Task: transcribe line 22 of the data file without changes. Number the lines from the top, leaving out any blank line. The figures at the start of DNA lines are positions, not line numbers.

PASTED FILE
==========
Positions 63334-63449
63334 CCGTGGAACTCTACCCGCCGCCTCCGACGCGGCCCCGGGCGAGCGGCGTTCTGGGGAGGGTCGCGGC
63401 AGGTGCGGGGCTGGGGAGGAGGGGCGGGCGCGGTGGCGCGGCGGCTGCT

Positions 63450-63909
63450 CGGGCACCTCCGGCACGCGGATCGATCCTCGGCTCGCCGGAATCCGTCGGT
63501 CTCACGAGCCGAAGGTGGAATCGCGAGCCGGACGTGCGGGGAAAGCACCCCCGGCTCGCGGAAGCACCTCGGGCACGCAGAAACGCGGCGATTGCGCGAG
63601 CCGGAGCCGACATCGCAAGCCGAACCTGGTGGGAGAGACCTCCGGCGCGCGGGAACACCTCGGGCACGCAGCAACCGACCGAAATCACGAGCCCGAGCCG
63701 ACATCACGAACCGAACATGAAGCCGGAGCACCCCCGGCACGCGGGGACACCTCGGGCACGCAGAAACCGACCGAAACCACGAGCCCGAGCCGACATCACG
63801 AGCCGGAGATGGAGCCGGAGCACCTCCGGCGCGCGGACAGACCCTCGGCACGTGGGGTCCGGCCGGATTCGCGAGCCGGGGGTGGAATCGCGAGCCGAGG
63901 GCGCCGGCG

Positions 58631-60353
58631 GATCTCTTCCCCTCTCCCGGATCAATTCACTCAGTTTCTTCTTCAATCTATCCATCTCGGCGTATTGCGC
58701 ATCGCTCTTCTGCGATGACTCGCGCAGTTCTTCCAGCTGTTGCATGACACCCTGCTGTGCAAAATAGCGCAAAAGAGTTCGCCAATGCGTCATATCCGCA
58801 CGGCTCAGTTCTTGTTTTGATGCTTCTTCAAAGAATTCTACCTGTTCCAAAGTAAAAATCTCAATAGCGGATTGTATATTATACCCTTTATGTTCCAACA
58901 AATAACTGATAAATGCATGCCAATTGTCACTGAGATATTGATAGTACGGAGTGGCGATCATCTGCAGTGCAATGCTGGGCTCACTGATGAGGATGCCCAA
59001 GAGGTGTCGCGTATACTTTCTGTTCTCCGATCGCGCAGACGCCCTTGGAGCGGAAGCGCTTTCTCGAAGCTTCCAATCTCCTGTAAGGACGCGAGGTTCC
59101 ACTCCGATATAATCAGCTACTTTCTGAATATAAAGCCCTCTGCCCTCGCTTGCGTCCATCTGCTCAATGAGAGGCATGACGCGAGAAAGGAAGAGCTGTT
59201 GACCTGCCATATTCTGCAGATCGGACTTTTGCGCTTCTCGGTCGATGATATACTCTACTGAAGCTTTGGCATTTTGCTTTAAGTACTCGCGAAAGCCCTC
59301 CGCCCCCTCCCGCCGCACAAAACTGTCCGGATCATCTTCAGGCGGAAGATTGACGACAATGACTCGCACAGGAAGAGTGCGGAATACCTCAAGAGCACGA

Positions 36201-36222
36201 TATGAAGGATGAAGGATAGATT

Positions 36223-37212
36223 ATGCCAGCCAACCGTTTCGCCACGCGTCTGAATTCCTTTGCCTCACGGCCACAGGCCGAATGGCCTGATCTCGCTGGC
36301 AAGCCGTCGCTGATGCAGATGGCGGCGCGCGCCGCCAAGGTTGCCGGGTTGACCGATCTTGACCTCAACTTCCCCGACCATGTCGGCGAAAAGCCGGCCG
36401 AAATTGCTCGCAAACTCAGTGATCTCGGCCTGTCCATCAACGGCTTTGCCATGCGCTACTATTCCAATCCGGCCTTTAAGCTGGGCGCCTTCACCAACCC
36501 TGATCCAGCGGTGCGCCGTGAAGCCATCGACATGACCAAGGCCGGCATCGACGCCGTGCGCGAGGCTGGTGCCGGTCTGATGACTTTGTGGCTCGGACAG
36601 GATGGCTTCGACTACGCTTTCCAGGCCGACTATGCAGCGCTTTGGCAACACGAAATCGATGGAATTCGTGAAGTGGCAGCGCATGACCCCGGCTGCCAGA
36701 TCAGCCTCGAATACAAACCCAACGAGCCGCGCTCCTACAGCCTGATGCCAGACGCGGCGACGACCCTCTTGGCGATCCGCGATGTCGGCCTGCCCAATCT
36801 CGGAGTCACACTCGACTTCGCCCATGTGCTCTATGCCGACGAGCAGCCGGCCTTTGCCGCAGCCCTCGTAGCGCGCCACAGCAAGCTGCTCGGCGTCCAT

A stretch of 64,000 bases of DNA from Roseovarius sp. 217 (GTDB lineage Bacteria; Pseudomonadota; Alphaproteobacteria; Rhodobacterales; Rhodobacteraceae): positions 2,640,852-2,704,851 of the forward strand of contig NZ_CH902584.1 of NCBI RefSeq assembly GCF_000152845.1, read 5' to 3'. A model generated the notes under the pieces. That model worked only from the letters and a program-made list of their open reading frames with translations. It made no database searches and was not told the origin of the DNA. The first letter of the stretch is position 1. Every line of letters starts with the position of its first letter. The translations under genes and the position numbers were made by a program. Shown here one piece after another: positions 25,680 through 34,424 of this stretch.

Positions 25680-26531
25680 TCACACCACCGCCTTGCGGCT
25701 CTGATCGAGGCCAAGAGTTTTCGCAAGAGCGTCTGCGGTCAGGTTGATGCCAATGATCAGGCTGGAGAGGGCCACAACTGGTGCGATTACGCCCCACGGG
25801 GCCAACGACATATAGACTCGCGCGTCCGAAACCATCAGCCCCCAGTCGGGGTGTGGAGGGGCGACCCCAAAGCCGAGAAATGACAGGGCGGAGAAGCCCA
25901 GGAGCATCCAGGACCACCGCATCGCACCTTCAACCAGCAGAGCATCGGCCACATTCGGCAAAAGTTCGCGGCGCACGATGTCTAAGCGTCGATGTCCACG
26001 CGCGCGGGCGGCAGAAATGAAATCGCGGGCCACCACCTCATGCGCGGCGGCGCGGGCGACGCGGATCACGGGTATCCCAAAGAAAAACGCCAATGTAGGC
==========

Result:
Positions 36223-37212